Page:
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Akel seeks to know more on EU involvement in Cyprus problem

ÍÅÏÓ ÃÅÍÉÊÏÓ ÃÑÁÌÌÁÔÅÁÓ ÁÊÅË ÓÔÅÖÁÍÏÓ ÓÔÅÖÁÍÏÕ
File photo: Akel leader Stefanos Stefanou

Opposition party Akel is expecting to be updated by President Nikos Christodoulides on his proposal regarding the EU’s more active participation in the Cyprus problem.

“We are very close to the final partition,” said Akel’s general secretary Stephanos Stephanou during his speech in London on the anniversary of the party’s UK branch on Thursday evening.

He reiterated the party’s criticism regarding the establishment of a joint coordination body that will allow the cabinets of Cyprus and Greece to meet and brief each other.

“Politically it is wrong and detrimental to both our struggle and to the messages it sends internationally,” he said, explaining that efforts should focus on promoting a bicommunal federation.

“While we are fighting to transform the unitary bicommunal state into a bizonal, bicommunal federal state, we should support and promote the existence of the Republic of Cyprus, which Turkey is challenging and trying to erase,” Stephanou said.

“We must not take actions that send different messages from those we should normally send”.

Commenting on Christodoulides’ references to a more active EU involvement in the Cyprus problem, the Akel Secretary General said he asked for an update on his planning. The President responded by promising to convene a National Council after his trip to Brussels.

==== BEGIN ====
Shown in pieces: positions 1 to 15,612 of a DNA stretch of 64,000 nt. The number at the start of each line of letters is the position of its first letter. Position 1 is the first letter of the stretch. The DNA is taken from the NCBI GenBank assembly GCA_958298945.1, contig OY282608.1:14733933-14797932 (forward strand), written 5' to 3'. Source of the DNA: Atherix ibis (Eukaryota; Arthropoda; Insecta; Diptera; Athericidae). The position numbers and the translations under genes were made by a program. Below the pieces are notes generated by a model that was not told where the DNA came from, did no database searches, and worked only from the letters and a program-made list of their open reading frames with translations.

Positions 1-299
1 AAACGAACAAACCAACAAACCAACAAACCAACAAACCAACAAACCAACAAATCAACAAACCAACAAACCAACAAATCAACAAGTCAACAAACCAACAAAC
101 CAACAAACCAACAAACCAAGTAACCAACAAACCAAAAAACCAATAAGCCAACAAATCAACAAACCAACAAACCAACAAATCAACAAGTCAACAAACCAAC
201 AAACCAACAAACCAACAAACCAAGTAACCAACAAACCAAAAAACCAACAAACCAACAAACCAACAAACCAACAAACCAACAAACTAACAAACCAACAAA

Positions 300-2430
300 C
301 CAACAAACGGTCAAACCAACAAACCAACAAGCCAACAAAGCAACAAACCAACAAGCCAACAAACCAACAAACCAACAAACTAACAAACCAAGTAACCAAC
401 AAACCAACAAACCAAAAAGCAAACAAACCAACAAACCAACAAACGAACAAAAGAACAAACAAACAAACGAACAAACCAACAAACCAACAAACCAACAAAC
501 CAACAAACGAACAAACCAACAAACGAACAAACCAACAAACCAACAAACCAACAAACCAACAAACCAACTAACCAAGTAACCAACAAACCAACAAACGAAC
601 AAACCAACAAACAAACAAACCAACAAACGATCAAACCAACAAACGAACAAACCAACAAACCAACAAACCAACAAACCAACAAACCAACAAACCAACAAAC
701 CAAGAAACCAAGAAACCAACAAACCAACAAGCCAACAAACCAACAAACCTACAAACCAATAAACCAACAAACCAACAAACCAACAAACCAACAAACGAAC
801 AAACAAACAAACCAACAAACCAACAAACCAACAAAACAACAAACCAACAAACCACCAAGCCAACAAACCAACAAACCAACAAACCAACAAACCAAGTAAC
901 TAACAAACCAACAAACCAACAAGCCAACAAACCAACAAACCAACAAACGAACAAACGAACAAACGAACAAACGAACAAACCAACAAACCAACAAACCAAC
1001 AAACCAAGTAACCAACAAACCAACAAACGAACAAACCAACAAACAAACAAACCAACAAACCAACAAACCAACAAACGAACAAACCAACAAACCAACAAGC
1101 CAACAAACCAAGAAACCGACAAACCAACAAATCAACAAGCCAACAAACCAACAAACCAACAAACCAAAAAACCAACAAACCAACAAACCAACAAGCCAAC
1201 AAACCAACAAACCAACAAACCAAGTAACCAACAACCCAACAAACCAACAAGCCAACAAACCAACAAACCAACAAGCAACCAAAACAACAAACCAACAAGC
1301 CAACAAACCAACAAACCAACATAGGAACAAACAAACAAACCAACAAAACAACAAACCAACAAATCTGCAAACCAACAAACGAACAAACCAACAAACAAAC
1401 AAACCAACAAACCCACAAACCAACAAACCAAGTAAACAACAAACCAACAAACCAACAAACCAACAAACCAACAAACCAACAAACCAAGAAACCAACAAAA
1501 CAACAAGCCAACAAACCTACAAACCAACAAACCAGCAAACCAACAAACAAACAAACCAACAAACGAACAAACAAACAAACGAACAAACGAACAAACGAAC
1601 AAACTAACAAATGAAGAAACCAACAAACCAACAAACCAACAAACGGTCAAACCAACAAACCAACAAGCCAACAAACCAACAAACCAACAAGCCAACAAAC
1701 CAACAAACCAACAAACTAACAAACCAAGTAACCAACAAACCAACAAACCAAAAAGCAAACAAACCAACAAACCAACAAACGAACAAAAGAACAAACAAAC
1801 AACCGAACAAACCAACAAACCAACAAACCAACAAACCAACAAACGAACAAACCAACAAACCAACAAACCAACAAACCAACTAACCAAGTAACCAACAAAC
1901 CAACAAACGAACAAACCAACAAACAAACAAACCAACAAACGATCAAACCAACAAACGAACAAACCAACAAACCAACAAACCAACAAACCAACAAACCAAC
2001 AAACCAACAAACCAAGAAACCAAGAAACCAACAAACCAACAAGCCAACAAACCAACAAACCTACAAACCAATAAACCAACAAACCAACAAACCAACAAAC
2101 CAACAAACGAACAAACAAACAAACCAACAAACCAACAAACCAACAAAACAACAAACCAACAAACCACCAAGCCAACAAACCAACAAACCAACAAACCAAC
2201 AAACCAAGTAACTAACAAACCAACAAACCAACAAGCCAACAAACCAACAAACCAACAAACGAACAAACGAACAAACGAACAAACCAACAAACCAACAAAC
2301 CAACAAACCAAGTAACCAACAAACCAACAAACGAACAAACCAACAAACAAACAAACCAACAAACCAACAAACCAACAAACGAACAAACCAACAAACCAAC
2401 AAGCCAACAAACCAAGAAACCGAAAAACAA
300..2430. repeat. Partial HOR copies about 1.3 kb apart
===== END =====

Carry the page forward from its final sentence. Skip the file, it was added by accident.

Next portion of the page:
Stephanou warned that “we are very close to the final partition”, noting how the “passive” stance should be abandoned.

Instead, specific initiatives should be taken to reactivate the interest of the international actor and especially the United Nations so that UN Secretary General Guterres can take a new initiative to resume the negotiations that were interrupted in Crans-Montana in 2017.

“For us, there is no other way and no other path to pursue than the continuation of the negotiations beyond what the UN Secretary General and the UNSC have been saying for four consecutive years,” the Akel Secretary General said.

“Cyprus has a need for progressive change, which was attempted to be achieved with the candidacy of Andreas Mavroyiannis in the presidential elections.”

On the anniversary of the founding of the British branch of AKEL, Stephanou said its history should be praised for the contribution to political and electoral struggles, as well as for the expatriate movement and the rapprochement with Turkish Cypriots in Britain.


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